As the national conversation about income inequality and corporate power continues, two new books by award-winning journalists are must-reads.
On the afternoon of March 25, 1911, an idealistic young labor worker was having tea with friends in New York’s Washington Square when the nearby Triangle Shirtwaist Company caught fire. Frances Perkins joined the crowd of helpless onlookers, who watched as 146 workers, many of them teenage girls, perished. It was a defining moment in labor history for many reasons, not the least of which was its enduring impact on Perkins, who became secretary of Labor for Franklin D. Roosevelt. She described that tragic afternoon as “the day the New Deal was born.”
Steven Greenhouse’s Beaten Down, Worked Up is a riveting reminder that most of us never learned this history in school. “Millions of Americans know little about what unions have achieved over American history, how the labor movement has played an important, often unsung role in making America the great nation it is today,” Greenhouse writes.
Yet he does more than focus on the labor movement’s milestones. By tracing what he calls “the downward arc of the union movement and of worker power,” he shows why income inequality in the United States is now worse than in any other industrialized nation. He also identifies obstacles to change in our political landscape and the campaign finance system. “That system,” he notes, “is dominated by ultra-wealthy, conservative (and vehemently anti-union) donors like the Koch brothers.”
Christopher Leonard picks it up from there. His extraordinary new book, Kochland, is the perfect complement to Greenhouse’s, providing a fascinating, in-depth analysis of Koch Industries and its astounding influence and power. Don’t let its 700-page length put you off: Leonard’s book reads like a thriller, and a dark one at that. It’s peopled with myriad characters as fascinating as those in “Game of Thrones” (and a dictionary of significant people is included).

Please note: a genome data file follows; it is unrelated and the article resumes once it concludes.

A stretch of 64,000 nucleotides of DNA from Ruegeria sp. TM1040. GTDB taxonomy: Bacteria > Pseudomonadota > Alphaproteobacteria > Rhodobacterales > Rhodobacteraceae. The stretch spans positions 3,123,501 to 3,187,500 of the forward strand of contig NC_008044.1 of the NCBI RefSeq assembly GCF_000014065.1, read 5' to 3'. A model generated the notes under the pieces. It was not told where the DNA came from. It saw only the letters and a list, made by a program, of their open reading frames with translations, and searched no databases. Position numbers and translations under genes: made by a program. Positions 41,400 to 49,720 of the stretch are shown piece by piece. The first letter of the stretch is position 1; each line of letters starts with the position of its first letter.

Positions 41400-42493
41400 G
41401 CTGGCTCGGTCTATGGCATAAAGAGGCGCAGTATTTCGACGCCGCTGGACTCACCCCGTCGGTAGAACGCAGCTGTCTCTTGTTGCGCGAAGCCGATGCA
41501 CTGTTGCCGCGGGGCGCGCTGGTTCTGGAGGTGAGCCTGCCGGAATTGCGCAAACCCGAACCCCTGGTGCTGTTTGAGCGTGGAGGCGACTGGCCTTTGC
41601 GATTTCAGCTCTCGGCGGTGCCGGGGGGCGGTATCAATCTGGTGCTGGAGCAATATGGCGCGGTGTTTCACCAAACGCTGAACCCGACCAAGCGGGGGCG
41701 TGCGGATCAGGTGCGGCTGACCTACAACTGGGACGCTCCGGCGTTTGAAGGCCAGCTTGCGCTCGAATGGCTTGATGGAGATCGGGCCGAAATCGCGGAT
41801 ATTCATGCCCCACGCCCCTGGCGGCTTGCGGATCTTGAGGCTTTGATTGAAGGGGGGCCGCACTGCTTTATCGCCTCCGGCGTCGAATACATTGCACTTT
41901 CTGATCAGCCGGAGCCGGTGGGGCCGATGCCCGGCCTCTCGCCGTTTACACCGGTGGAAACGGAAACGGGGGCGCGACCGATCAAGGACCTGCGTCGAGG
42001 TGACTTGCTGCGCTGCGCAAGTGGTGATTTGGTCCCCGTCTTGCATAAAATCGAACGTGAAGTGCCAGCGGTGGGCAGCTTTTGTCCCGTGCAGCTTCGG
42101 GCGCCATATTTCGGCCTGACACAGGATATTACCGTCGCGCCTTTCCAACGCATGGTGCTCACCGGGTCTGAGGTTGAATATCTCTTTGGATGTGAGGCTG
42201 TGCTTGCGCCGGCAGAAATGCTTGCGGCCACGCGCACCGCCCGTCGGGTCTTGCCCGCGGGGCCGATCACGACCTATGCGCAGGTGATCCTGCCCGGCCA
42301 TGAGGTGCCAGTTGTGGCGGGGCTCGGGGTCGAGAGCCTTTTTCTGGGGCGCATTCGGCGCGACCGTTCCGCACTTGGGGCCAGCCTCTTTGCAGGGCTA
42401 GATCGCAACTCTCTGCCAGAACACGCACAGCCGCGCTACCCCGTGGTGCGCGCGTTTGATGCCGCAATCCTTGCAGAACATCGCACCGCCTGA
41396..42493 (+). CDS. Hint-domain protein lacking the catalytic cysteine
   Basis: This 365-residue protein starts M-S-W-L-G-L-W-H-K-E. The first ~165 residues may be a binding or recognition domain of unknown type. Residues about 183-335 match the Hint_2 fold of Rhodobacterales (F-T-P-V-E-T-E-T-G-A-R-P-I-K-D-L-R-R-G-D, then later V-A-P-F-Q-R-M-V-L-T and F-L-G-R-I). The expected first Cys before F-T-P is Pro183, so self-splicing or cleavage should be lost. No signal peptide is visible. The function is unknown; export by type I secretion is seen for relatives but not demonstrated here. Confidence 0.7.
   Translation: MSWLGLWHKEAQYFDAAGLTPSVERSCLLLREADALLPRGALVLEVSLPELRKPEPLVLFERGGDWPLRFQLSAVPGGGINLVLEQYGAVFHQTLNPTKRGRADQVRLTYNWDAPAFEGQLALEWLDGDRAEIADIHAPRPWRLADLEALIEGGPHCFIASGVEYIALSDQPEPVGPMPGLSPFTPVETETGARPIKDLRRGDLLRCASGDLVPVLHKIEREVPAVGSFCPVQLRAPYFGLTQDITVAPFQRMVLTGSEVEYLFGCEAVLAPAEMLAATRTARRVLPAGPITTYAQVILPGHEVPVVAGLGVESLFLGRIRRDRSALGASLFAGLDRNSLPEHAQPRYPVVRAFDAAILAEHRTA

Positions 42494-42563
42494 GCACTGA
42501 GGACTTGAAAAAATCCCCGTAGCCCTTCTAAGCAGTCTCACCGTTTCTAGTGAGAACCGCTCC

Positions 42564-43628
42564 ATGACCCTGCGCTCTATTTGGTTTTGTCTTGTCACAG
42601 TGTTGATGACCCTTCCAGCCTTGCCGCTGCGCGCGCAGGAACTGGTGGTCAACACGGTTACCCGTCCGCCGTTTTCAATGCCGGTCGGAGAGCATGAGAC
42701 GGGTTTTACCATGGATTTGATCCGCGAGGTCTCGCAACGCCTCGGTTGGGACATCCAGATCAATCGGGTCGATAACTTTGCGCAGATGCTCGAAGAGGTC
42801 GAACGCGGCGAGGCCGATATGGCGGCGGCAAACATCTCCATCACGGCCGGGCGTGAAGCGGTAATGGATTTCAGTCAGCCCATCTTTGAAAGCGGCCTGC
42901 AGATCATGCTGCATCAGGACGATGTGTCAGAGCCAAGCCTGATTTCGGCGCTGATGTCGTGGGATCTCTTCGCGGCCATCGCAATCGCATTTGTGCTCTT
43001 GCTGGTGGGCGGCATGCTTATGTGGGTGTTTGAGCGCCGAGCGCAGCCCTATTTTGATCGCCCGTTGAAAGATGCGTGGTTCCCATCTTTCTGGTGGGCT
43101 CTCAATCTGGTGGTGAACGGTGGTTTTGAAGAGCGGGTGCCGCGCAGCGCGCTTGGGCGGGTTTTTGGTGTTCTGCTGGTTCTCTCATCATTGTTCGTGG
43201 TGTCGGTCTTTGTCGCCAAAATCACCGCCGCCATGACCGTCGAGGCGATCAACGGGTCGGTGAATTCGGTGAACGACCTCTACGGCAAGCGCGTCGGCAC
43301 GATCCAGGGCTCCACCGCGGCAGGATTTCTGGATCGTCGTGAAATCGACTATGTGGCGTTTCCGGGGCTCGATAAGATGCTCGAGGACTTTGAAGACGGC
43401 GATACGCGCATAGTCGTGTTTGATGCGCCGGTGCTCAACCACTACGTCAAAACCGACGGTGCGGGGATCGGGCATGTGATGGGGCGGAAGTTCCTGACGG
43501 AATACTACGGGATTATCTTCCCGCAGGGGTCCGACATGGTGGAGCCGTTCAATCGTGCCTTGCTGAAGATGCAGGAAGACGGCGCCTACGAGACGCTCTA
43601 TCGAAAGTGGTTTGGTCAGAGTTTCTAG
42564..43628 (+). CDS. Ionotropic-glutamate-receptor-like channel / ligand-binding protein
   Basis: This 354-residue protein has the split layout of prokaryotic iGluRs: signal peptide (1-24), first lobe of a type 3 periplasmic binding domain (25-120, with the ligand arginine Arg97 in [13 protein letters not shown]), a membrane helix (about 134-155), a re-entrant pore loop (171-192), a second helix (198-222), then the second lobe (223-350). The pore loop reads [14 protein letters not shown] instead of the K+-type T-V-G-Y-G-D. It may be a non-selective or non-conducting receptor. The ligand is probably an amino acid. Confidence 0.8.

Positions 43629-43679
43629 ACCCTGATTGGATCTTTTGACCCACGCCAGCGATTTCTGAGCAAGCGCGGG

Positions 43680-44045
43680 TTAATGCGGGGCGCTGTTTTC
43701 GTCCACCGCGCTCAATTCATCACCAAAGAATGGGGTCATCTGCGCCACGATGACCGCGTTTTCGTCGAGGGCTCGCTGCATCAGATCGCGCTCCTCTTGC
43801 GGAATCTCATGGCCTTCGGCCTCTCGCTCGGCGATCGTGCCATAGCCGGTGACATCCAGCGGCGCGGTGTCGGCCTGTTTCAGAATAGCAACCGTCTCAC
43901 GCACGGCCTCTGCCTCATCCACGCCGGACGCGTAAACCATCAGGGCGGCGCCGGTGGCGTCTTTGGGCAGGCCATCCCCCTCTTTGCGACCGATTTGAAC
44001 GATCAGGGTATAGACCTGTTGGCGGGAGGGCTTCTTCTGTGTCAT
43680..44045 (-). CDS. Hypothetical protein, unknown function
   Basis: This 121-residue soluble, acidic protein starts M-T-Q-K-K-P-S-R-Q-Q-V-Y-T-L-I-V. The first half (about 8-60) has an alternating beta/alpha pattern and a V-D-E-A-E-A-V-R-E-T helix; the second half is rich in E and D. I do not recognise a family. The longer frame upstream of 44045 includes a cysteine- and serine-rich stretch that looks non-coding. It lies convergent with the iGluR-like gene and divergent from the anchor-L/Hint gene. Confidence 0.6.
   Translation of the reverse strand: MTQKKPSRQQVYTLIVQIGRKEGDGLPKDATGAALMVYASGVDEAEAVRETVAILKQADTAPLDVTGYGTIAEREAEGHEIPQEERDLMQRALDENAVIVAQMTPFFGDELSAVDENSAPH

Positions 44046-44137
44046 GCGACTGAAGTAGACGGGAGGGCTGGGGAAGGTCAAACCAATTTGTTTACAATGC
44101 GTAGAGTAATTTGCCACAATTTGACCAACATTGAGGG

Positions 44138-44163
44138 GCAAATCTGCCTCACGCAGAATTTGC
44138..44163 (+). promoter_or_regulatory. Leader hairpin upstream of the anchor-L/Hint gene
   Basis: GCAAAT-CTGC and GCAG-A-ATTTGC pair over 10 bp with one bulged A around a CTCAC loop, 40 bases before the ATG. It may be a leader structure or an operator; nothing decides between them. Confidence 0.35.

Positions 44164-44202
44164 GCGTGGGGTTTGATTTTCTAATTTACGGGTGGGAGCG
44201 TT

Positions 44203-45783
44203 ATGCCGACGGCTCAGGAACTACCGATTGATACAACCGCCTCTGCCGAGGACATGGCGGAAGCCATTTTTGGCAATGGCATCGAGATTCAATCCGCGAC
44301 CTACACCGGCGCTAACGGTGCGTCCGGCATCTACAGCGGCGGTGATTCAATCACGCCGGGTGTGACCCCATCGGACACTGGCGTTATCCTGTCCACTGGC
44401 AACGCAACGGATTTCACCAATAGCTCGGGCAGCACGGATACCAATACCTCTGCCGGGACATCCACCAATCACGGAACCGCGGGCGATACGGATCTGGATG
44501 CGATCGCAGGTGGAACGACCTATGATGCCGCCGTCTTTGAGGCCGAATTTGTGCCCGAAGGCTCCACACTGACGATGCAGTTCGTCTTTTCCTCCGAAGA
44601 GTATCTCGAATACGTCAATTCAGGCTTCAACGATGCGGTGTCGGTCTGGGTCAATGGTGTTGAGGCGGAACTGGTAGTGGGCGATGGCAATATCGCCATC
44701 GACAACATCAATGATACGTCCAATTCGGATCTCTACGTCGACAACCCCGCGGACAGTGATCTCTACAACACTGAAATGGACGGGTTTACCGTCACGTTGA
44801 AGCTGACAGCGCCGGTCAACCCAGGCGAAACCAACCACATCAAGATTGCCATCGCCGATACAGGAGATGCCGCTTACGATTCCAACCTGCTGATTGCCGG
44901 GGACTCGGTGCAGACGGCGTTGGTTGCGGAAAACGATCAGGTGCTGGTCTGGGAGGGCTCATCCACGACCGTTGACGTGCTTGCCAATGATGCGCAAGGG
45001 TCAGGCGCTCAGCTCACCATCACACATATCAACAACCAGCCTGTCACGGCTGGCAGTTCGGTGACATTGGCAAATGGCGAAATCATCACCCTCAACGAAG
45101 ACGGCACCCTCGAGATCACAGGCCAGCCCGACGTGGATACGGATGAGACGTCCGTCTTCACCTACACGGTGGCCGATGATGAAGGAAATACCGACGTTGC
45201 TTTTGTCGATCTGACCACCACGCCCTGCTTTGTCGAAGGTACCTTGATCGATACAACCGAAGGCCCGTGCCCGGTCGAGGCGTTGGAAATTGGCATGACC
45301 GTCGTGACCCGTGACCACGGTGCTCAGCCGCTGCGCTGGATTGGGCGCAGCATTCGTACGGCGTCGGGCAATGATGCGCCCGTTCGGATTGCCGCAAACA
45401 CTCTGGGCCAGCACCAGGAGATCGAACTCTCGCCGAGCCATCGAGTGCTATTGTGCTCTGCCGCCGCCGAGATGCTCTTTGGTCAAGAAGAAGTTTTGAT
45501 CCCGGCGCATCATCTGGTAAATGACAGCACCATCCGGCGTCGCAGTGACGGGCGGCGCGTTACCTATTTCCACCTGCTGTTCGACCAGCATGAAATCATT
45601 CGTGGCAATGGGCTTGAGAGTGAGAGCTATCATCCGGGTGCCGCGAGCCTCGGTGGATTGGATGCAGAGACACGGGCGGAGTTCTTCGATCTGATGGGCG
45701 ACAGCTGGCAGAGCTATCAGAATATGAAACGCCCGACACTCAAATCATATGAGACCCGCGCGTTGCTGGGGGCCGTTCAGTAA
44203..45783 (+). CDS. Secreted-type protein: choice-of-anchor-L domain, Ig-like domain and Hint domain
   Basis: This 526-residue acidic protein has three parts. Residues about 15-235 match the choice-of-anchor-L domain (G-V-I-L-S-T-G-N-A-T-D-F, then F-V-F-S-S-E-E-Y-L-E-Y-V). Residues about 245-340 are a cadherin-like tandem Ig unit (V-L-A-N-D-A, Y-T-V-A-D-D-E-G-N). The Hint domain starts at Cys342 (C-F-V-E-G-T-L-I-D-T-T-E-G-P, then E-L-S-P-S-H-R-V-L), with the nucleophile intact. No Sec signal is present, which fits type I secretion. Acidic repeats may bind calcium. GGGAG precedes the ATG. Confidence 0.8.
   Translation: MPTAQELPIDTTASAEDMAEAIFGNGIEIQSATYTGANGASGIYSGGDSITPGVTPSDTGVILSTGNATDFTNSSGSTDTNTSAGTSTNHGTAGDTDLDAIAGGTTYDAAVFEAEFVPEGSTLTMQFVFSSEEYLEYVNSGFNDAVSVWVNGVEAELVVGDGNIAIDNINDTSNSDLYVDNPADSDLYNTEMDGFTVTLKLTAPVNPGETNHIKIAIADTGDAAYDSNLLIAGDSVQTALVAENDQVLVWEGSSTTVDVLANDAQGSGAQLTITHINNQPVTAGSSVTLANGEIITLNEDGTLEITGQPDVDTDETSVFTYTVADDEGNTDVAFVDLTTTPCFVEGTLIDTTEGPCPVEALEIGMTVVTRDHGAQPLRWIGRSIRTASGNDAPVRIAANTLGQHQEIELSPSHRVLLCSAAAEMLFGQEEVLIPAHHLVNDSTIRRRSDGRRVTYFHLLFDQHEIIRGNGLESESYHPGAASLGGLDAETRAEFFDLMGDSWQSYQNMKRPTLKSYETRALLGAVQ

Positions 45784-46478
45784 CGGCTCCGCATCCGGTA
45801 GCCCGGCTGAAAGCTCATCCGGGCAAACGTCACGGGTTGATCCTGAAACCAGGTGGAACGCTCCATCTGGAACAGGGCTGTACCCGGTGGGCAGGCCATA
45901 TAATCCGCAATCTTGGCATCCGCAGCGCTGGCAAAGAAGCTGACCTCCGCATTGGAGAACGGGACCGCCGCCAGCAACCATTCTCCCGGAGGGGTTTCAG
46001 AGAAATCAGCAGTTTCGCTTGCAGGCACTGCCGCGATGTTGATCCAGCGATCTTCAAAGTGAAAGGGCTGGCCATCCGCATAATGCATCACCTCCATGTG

Leonard begins his tour de force in 1981, when 45-year-old Charles Koch, who had run Koch Industries since the age of 32, turned down an offer to take Koch public. The strategy of remaining private has been integral to Koch’s success, Leonard argues, laying the foundation for “decades of continuous growth.” It’s also brought unimaginable wealth to Charles and David Koch, whose combined worth is estimated at $120 billion.
Leonard covers a lot of ground, but especially significant is a chapter analyzing Charles Koch’s long-held opposition to climate regulations. “A carbon-control regime would expose Koch to a brand-new regulatory structure, but it would also choke off decades of future profits as the world shifted away from burning fossil fuels,” Leonard tells us, reporting on a speech Charles Koch made in 2009.
Leonard devoted seven years to this book. In the acknowledgments he tells his kids that “all of it is for you.” Indeed, Kochland is essential reading for anyone concerned about the America our children and grandchildren will inherit.